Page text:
A poem by Madison Julius Cawein

Thou, oh, thou!
Thou of the chorded shell and golden plectrum! thou
Of the dark eyes and pale pacific brow!
Music, who by the plangent waves,
Or in the echoing night of labyrinthine caves,
Or on God's mountains, lonely as the stars,
Touchest reverberant bars
Of immemorial sorrow and amaze;--
Keeping regret and memory awake,
And all the immortal ache
Of love that leans upon the past's sweet days
In retrospection!--now, oh, now,
Interpreter and heart-physician, thou,
Who gazest on the heaven and the hell
Of life, and singest each as well,
Touch with thy all-mellifluous finger-tips,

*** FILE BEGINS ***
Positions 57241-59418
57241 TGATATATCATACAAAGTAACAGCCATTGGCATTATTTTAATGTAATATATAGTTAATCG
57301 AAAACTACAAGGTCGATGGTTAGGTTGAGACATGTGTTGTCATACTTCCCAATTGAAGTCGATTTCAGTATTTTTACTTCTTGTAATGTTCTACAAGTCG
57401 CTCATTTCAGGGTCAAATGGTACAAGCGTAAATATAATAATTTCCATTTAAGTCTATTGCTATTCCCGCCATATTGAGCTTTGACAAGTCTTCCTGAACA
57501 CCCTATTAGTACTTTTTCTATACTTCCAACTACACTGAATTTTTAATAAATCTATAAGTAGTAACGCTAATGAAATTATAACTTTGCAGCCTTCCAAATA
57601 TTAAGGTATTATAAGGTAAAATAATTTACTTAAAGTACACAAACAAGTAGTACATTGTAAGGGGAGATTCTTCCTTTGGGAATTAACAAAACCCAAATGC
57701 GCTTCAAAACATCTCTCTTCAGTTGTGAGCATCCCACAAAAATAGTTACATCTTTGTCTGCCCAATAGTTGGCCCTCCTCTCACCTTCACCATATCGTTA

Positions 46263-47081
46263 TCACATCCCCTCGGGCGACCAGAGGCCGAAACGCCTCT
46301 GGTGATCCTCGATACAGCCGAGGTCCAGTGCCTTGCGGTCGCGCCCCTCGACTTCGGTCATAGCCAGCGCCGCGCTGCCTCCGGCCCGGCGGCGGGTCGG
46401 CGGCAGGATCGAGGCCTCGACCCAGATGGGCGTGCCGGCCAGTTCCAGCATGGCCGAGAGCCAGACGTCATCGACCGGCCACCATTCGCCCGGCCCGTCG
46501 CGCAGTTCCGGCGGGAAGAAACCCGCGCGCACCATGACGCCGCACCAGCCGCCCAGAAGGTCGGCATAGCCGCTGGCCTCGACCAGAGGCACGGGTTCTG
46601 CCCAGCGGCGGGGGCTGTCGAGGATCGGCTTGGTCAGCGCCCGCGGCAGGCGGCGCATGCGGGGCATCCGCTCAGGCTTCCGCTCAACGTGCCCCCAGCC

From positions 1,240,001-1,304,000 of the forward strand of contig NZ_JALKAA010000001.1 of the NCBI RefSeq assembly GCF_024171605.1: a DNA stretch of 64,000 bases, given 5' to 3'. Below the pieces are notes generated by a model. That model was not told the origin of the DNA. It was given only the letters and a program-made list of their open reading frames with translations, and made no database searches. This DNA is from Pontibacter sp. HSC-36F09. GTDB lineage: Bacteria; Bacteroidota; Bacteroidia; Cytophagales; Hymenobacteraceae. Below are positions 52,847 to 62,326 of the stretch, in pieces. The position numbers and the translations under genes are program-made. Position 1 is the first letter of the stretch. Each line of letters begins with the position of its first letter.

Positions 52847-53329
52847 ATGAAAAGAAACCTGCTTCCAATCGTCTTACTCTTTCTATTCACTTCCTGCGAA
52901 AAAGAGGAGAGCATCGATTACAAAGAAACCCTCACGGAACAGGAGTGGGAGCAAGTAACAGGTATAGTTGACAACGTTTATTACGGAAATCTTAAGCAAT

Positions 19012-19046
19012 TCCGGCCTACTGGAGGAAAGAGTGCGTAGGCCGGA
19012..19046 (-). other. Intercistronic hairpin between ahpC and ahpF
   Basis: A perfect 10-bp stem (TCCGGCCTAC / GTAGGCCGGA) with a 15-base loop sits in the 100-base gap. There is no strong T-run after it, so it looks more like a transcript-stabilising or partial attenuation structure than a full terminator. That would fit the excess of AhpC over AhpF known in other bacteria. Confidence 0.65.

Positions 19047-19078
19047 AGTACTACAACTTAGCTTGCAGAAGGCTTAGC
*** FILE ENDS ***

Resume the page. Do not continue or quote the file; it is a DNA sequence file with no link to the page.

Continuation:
Or thy melodious lips,
This sickness named my soul,
Making it whole,
As is an echo of a chord,
Or some symphonic word,
Or sweet vibrating sigh,
That deep, resurgent still doth rise and die
On thy voluminous roll;
Part of the beauty and the mystery
That axles Earth with song; and as a slave,
Swings it around and 'round on each sonorous pole,
'Mid spheric harmony,
And choral majesty,
And diapasoning of wind and wave;
And speeds it on its far elliptic way
'Mid vasty anthemings of night and day.--
O cosmic cry
Of two eternities, wherein we see
The phantasms, Death and Life,
At endless strife
Above the silence of a monster grave.

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